Pipelines are often constructed across dormant or normally slow-moving landslides. The potential for pipeline failure in response to landslide movement depends on several factors. These include the likelihoods of different landslide velocities being realized, the probabilities that movements physically impact the pipeline, the capacity of the pipeline to accommodate landslide displacements, and the ability of operators to detect and respond to deteriorating conditions. Each of these factors is difficult to predict but estimating the probabilities of landslide velocity transitions is particularly challenging.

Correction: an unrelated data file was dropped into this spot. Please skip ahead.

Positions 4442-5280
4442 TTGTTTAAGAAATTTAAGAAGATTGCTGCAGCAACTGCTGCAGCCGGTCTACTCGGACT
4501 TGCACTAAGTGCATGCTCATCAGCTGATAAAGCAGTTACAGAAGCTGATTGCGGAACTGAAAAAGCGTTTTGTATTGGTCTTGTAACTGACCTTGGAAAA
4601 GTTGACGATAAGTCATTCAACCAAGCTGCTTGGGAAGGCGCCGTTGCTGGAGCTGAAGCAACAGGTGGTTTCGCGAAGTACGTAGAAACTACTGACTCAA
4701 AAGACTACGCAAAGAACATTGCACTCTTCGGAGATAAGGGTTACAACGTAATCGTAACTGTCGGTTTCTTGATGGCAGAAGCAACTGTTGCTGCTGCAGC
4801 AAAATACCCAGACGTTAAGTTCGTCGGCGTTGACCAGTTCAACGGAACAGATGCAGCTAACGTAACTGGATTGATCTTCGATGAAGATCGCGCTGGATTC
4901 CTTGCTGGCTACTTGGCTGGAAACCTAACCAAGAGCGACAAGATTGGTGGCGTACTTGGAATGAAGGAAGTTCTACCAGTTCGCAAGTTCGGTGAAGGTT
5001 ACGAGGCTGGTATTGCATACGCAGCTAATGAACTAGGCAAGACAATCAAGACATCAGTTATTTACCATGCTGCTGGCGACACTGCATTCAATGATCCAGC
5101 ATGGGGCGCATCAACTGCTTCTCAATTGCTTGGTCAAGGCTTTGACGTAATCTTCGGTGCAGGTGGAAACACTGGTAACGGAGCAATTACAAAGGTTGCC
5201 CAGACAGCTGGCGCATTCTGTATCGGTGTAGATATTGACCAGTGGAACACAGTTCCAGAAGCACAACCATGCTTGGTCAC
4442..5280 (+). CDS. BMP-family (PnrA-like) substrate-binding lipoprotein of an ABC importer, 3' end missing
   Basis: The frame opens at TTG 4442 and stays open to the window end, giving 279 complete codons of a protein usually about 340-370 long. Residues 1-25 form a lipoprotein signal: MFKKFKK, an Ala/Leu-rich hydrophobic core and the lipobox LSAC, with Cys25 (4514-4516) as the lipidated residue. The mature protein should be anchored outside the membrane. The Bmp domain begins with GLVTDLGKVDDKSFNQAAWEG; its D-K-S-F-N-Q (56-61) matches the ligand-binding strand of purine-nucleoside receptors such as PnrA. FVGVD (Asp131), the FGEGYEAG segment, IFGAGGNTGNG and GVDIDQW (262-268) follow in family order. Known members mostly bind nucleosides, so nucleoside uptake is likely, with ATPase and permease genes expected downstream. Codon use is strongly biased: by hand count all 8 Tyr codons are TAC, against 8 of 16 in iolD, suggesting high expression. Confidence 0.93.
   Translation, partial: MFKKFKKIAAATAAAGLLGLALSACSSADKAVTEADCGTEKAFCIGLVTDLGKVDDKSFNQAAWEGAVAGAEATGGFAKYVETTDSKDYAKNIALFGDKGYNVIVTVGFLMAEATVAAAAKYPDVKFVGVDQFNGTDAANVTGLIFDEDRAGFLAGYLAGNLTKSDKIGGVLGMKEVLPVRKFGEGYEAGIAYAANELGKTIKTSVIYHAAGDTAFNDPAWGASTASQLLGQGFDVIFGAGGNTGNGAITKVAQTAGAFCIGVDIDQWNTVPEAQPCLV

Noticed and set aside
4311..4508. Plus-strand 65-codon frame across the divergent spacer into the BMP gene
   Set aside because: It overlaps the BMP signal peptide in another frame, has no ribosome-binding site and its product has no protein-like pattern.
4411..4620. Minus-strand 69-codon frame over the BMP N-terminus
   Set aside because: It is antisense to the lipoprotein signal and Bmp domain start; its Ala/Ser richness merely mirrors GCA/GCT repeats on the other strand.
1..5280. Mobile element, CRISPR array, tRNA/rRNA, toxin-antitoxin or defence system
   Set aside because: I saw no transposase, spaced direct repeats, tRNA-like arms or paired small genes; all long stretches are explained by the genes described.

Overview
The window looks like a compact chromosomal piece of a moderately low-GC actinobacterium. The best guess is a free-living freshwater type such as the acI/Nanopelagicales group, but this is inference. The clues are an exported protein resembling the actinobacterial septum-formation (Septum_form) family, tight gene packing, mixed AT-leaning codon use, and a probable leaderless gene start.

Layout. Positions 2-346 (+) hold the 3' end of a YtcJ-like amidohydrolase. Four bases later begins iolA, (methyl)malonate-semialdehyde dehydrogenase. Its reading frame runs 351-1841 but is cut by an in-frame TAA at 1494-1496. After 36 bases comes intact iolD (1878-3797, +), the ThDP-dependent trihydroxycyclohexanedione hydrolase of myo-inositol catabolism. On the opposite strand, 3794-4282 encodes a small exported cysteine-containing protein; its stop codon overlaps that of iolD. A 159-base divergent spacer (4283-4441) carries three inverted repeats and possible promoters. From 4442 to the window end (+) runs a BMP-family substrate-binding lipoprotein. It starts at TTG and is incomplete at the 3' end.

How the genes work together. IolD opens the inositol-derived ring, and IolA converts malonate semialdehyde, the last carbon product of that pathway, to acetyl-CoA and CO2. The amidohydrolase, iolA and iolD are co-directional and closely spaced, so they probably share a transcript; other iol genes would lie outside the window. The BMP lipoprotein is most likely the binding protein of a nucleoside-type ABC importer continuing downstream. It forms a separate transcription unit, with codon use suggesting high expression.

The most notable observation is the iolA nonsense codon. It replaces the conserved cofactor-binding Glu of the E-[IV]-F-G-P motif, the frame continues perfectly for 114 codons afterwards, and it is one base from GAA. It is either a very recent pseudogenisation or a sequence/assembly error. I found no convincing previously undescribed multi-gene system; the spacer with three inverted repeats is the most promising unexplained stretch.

In this paper we review a conceptual approach to predict landslide velocity and displacement using Markov chains that combine geomorphic evidence of long-term landslide behaviour with current estimates or measurements of landslide velocity. A framework is proposed to combine time-dependent estimates of landslide displacement and the deterioration of pipeline strain capacity to estimate the probability of pipeline failure over time and in response to potential changes in landslide velocity. The expected efficacy of monitoring programs and trigger action response plans is accounted for in the vulnerability model.

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